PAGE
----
Battery life also seems to be fantastic, and the fanless design is nice, as it means the laptop runs silently; we do have our concerns about how it manages heat, however.
In the end, we’d have liked Apple to have been a bit more ambitious with the design of the MacBook Air (M1, 2020) – a bold reinvention of the laptop to match the internal hardware and software overhauls would have made this an even more exciting device.
- Apple Macbook Air (M1 2020) (13.3-inch 256GB) at Amazon for $899 (opens in new tab)
Apple MacBook Air (M1, 2020): Price and availability
- Starts at $999 / £999 / AU$1,599
- Cheaper than Windows alternatives
Prices for the MacBook Air (M1, 2020) start at $999 / £999 / AU$1,599. As usual, there are a number of specifications available at launch, and you can further customize these to get the MacBook Air (2020) that best suits your needs and budget.
The base model features an M1 chip with an 8-core CPU and 7-core GPU, 8GB of RAM and 256GB SSD.
There’s also a higher-specced model, priced at $1,249 / £1,249 / AU$1,949, which has an M1 chip with an 8-core CPU and 8-core GPU, 8GB of RAM and 512GB of storage. So, for that extra money you’re getting an additional core in the GPU, and double the storage.
You can also configure these models to have 16GB of RAM (for $200 / £200 / AU$300 extra), and up to 2TB of SSD storage (for $800 / £800 / AU$1,200).
For comparison, the MacBook Air (2020) launched earlier in 2020 also started at $999 / £999 / AU$1,599, which was actually cheaper than the launch price of the MacBook Air (2019).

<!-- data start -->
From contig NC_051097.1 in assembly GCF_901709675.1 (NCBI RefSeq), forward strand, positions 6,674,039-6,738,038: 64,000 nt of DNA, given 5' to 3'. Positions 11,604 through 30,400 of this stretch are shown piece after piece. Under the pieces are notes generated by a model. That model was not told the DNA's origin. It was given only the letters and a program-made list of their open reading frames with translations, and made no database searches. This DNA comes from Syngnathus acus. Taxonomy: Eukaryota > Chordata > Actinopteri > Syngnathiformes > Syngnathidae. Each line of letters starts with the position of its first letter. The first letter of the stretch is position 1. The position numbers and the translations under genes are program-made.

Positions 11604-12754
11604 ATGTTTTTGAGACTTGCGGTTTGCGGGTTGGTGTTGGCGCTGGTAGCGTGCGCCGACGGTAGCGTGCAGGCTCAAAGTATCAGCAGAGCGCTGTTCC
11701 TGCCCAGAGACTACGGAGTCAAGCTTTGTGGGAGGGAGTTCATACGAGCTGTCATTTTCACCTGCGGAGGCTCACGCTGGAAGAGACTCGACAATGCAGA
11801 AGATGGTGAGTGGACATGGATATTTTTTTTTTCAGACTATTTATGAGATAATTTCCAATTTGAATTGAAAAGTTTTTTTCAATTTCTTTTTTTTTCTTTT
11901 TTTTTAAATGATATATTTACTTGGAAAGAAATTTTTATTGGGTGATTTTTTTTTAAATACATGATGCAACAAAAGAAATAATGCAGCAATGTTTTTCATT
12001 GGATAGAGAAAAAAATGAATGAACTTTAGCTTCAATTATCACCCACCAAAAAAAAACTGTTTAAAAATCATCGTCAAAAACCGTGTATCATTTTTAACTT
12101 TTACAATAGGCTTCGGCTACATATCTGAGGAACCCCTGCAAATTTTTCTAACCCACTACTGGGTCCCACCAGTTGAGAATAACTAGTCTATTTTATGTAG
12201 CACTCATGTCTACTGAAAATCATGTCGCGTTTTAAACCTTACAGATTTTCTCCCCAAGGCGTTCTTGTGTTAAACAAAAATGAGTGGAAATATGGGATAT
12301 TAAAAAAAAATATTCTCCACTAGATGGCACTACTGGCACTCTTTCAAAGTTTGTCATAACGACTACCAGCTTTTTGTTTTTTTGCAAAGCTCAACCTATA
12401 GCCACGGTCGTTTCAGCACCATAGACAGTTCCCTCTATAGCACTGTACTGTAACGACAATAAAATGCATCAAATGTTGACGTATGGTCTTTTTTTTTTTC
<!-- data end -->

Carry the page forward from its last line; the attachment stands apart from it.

So you’re getting the MacBook Air (M1, 2020) for the same price as the earlier model, which we commend Apple for. If you bought a MacBook Air a few months ago, however, you may feel a little annoyed that it’s already outdated.
That $999 / £999 / AU$1,599 entry point isn’t just the cheapest way of getting an Apple laptop; it’s an incredibly competitive price point that undercuts many of the best 13-inch laptops running Windows 10, such as the Dell XPS 13. If you thought Apple’s laptops were overpriced compared to the competition, think again.
Apple MacBook Air (M1, 2020): Design
- Thin and light design
- Completely silent when in use
We’ve mentioned how, thanks to its competitive price, the MacBook Air (M1, 2020) is helping challenge people’s preconceptions about MacBooks – but the MacBook Air, along with the MacBook Pro 13-inch (M1, 2020) and Mac mini (M1, 2020), also offer strong rebuttals to the criticism, often leveled at the Apple, that its products are more style than substance.
People often dismiss Apple as making products that look good, but that don’t do anything particularly revolutionary when it comes to the actual hardware. With the MacBook Air (M1, 2020), however, it’s the complete opposite.
With this laptop, Apple has actually done some really exciting things on the inside – switching to its own M1 chip, and building macOS Big Sur from the ground up to take advantage of it – while leaving the actual design of the device completely unchanged. This is both good news and bad news.
First, the good news. For many people, the iconic design of the MacBook Air is pretty much perfect, so they don’t see the need for any radical change. At the same time, by simply offering minor spec bumps every year, the MacBook Air was in danger of being outclassed by more ambitious rivals. So, by concentrating on revolutionizing the hardware of the MacBook Air, and not tinkering with the design, Apple is doing something many of its critics have argued it should do: focus on the unglamorous, yet essential, stuff.